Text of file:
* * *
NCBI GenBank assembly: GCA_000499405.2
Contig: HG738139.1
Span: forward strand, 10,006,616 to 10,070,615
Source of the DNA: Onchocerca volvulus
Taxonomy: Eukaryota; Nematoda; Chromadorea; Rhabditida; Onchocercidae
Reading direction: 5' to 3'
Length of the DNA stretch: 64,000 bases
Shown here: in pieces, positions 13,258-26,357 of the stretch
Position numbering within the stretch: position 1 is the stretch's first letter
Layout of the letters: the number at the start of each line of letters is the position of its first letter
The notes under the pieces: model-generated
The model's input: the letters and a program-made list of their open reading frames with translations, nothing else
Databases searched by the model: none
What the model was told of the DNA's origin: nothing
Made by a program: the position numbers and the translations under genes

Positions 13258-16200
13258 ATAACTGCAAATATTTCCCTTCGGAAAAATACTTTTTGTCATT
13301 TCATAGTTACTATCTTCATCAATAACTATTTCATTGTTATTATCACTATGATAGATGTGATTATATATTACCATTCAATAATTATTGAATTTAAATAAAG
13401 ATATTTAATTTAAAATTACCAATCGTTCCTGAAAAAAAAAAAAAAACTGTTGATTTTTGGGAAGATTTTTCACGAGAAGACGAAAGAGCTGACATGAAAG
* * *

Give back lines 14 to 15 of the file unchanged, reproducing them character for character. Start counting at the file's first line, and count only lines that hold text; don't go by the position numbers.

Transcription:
What the model was told of the DNA's origin: nothing
Made by a program: the position numbers and the translations under genes